Last week Microsoft put several curriculum modules on on the higher education part of the Faculty Connection. While aimed at the college/university space I think they may be useful for many high school people especially those working on independent studies involving XNA.
What is a Curriculum Module?
Resources developed by teaching faculty and aligned with US collegiate standards that provide a set of lectures and assignments for computer science courses. The first is an introduction to programming with XNA Game Studio. On the screen shot below, the first two buttons provide a free overview to the content of the curriculum module. The third button provides a download of Prof. Kelvin Sung’s 683 page lab workbook for teaching CS1/CS2 using XNA. This final button requires sign-in using a Windows Live ID.
The second module is Programming Fundamentals from Java to C#. Have a CS1-level background in Java? These curriculum materials, developed by Professor Joe Hummel of Lake Forest College, build on your expertise in Java to introduce C#, .NET, and Visual Studio. The curriculum consists of 12 modules covering approximately 15 hours of core ACM requirements. Materials include PowerPoint slides, demo source code, and lab exercises suitable for students and faculty.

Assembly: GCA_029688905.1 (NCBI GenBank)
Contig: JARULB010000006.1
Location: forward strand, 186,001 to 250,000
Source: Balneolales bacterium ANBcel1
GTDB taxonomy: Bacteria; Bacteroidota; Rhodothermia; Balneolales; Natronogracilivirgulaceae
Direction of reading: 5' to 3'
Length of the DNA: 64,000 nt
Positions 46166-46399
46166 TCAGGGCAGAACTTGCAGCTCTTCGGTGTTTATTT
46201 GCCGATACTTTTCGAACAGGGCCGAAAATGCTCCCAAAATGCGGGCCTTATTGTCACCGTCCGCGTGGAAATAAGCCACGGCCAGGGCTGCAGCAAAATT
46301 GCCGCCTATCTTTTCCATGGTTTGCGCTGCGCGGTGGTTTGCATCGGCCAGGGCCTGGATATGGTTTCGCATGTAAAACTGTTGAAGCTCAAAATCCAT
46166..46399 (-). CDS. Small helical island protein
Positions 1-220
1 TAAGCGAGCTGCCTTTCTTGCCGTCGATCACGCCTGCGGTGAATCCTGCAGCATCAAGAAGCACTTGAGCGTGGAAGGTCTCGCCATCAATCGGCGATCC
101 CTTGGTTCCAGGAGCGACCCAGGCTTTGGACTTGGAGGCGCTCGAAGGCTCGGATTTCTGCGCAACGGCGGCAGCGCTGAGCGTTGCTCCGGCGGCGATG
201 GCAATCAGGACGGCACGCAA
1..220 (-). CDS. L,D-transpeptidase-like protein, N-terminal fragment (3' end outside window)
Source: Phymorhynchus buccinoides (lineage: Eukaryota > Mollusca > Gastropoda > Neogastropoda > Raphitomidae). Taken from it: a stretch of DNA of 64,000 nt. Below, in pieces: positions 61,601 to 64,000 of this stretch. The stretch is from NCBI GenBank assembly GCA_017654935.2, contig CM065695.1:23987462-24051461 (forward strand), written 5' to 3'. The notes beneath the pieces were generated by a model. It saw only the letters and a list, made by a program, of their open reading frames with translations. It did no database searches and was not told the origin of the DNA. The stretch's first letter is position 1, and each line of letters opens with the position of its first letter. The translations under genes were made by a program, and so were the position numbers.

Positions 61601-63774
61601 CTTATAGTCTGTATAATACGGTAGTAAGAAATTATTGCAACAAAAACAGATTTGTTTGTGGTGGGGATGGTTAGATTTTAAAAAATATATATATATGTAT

In the case of these materials, the page launches an introductory video about the curriculum materials following by a 3 hour workshop delivered at the ACM SIGCSE conference. The second button contains the actual lectures to be delivered in a Java class and requires a sign-in with a Windows Live ID.
Pat Philips has a good article with Really good list of XNA Game teaching resources at http://www.microsoft.com/education/facultyconnection/bz/articles/articledetails.aspx?cid=2084&c1=en-bz&c2=BZ
Independent of the Faculty Connection resources, Microsoft is happy to announce the launch of .toolbox! .toolbox is a free online training program where designers and developers can learn to create Silverlight applications using Expression Studio and to apply basic UX concepts to their solutions.
I think the target audience is mostly professional developers but if you are teaching (or learning) web design you will want to check it out for sure!